1. What changes have occurred from the last observation?
2. Have the numbers of each organism increased, decreased or stayed about the same?
3. Are there dead organisms in the bottom layer of the tank?

Open times for you to come and view your MicroAquarium™ will be posted by the door of Room 202 An instructor to assist you in your observation will be present during these times.


A community project: In order for all the students and teaching staff in the class to interact on this project, each student will record their project in a personal blog. All blogs will be indexed in a Class blog: The class blog will provide you with information on the project as time goes on. It will also have a listing of all the other student blogs by lab sections. Your blog will be listed by your Display name, Blog title or created pseudonym which ever you prefer. We will not us your real name in the index.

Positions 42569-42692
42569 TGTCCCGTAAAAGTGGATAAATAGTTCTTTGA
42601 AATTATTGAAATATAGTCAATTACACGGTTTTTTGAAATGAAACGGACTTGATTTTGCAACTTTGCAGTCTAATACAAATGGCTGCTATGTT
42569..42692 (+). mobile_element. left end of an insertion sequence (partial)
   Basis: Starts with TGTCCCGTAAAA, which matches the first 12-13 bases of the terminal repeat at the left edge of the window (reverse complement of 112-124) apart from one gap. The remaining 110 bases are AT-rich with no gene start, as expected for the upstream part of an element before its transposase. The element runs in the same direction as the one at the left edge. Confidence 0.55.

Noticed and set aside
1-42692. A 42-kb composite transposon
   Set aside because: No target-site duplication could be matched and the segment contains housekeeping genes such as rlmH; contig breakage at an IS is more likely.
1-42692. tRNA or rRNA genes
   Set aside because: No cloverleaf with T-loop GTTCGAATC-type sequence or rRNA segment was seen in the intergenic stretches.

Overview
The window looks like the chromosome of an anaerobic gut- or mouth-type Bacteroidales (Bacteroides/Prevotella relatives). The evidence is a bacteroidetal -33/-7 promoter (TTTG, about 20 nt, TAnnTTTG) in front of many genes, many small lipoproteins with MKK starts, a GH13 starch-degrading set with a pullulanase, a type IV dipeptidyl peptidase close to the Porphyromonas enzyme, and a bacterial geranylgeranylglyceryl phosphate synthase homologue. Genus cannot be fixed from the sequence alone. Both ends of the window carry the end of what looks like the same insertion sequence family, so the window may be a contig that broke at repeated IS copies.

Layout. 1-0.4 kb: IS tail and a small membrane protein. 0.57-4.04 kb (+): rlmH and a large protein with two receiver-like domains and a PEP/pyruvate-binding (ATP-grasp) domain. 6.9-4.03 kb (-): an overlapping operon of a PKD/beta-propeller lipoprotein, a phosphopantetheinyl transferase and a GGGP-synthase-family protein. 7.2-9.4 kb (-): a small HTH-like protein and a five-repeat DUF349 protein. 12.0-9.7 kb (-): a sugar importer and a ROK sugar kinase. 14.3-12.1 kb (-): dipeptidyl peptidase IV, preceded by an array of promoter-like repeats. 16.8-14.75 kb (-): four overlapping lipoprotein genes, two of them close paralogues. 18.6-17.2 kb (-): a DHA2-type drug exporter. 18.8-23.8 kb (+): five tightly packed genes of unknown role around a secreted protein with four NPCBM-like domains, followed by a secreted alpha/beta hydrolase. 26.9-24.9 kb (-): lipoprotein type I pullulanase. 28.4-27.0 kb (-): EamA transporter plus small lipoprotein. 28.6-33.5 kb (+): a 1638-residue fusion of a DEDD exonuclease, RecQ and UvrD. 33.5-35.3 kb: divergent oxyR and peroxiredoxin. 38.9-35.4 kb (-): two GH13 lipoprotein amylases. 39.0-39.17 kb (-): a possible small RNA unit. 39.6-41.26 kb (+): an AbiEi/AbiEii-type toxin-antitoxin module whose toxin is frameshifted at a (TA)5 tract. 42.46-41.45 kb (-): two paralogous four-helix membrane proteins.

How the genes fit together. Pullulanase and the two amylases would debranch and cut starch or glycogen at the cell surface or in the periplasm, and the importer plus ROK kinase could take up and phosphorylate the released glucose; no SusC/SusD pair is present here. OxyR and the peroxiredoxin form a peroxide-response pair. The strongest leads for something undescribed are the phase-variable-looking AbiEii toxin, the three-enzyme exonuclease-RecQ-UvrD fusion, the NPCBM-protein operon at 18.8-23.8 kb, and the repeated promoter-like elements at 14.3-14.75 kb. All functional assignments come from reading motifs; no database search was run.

How to set up a blog: Set up your blog at “” through Google.
1. Go to
2. Follow to create a blog in 3 easy steps.
Then send the following information to
1. Your name and lab section - this information will NOT be displayed in the class blog index – only your lab instructor will have access to this information
2. Your Display name – the name you want displayed in the class Blog to identify you
3. Blog title
4. Blog address URL

What goes in your blog?

Your blog is an open notebook of your activities while working on this project. You should add to your blog each week – each week’s entry should appear before Monday of the following week.
1. Things you should include